The $900bn question: What is the Belt and Road initiative? (ps. it could turn out to be the largest ever infrastructure project with close to a trillion dollars being invested across the globe).
The initiative was officially launched in September 2013 when President Xi used a speech at a university in Kazakhstan to call for the creation of a “Silk Road Economic Belt”. The project was later expanded and re-branded with its current name. Foreign minister Wang Yi has described the initiative as a “symphony of all relevant parties”.
The Belt and Road initiative has two main prongs: one is called the ‘Silk Road Economic Belt’ (the belt) and the other the ‘21st Century Maritime Silk Road’ (the road).
For many countries in the region, China is by far the biggest source of financing: Beijing’s Export and Import Bank of China alone lent $80 billion in 2015, compared with more than $27 billion from the Asian Development Bank. The Asian Development Bank says infrastructure development in Asia and the Pacific will exceed $22.6 trillion through 2030, or $1.5 trillion per year. In a recent report, “Meeting Asia’s Infrastructure Needs” issued in February, the estimate rises to more than $26 trillion, or $1.7 trillion a year when costs for climate change adaptation and mitigation are included.
In concrete terms, the Belt and Road initiative is an immensely ambitious development campaign through which China wants to boost trade and stimulate economic growth across Asia and beyond (68 countries and still counting). It hopes to do so by building massive amounts of infrastructure connecting it to countries around the globe. By some estimates, China plans to pump $150bn into such projects each year. In a report released at the start of this year, ratings agency Fitch said an extraordinary $900bn in projects were planned or underway. Chinese involvement in building railways, ports, roads, dams and industrial corridors is helping to expand its economic and geopolitical sway across Asia, the Middle East, Europe and Africa. And to be part of this initiative is to be able to secure one’s company growth for the next decade. Love Clicks Future (Worldwide) Holding Limited is one such company to be in such an enviable position with its vast involvement in the Freight and logistics business (containers) and expertise in the Internet of Things (IOT).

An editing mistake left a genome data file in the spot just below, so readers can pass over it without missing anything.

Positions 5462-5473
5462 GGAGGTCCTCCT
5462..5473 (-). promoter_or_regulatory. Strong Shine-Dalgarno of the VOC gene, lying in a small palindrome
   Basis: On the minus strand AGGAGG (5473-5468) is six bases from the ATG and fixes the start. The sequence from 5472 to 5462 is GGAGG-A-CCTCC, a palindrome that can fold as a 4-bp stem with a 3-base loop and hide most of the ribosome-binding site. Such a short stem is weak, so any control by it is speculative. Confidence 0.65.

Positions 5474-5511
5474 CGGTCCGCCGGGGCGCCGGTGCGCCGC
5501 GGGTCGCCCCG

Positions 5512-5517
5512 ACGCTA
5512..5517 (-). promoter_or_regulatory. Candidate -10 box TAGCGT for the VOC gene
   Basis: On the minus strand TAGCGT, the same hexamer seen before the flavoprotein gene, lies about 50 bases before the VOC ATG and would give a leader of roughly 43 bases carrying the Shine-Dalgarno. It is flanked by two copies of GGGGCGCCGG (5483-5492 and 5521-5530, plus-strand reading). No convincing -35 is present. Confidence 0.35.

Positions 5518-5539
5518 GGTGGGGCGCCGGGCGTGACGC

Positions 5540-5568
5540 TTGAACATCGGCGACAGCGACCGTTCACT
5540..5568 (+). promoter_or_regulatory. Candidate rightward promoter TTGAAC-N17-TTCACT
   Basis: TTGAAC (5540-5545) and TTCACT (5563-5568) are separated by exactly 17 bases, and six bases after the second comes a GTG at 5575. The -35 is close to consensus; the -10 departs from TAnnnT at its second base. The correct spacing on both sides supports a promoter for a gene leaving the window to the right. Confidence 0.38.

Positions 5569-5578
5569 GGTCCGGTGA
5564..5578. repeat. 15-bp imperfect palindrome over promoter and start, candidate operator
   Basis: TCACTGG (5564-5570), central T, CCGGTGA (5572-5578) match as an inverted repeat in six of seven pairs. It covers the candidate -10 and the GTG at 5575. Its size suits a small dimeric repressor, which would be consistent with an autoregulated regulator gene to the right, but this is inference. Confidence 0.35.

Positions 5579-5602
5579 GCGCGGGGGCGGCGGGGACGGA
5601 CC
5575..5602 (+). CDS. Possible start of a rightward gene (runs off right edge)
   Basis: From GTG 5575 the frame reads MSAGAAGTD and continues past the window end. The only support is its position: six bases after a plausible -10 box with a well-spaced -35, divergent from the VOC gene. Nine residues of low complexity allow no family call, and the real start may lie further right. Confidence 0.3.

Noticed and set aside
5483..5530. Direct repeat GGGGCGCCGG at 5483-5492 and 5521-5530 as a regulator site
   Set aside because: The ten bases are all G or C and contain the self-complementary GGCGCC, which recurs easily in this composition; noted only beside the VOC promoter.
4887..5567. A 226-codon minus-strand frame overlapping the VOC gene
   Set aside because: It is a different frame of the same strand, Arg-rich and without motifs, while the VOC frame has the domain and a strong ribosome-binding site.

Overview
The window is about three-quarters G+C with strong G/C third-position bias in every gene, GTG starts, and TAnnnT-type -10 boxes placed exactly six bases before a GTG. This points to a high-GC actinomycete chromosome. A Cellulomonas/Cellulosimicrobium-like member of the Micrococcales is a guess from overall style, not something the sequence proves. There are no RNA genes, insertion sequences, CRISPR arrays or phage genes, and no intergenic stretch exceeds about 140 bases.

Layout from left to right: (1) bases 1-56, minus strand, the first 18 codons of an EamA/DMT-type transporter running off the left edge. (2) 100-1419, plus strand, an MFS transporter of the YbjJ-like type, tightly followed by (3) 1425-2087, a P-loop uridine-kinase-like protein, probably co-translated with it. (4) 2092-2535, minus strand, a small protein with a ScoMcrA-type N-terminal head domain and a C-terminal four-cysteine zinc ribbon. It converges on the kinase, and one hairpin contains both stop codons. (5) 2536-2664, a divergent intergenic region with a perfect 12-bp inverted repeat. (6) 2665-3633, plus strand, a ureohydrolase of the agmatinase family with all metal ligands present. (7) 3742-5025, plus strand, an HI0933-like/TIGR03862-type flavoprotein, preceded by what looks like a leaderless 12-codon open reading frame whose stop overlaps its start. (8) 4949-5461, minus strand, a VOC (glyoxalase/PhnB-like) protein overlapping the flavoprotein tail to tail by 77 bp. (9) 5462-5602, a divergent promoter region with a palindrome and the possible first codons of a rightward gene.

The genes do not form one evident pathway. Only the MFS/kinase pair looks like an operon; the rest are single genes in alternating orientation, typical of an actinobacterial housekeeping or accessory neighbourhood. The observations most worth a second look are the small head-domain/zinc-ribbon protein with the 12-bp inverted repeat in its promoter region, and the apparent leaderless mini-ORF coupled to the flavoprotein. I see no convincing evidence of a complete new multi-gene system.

Businesses need to understand the financial and economic implications of a co-ordinated infrastructure spending program that spans up to 65 countries.
This presents a golden opportunity for all countries involved and China to cooperate and push forward the One-Belt-One-Road (OBOR) initiative in the region; stimulating governments, multilateral organisations and the private sector to join forces to cultivate international cooperation and shared economic advancement.
OBOR will connects businesses and people around the world at reduced costs. This is a natural desire of economies craving a better tomorrow, particularly for an increasingly integrated Asia. Intra-regional trade in Asia has surged in recent years to levels comparable with the Eurozone economies. Furthermore, high-level cross-border investments reflect the integration of complementary production capabilities and resources to serve both traditional Western consumers and surging Asian consumption.
OBOR’s benefits are clear. In the long run, it promises a rosy outlook: affordable connectivity that will lead to economic cooperation and innovation. In the short run, infrastructure investment will immediately stimulate global growth.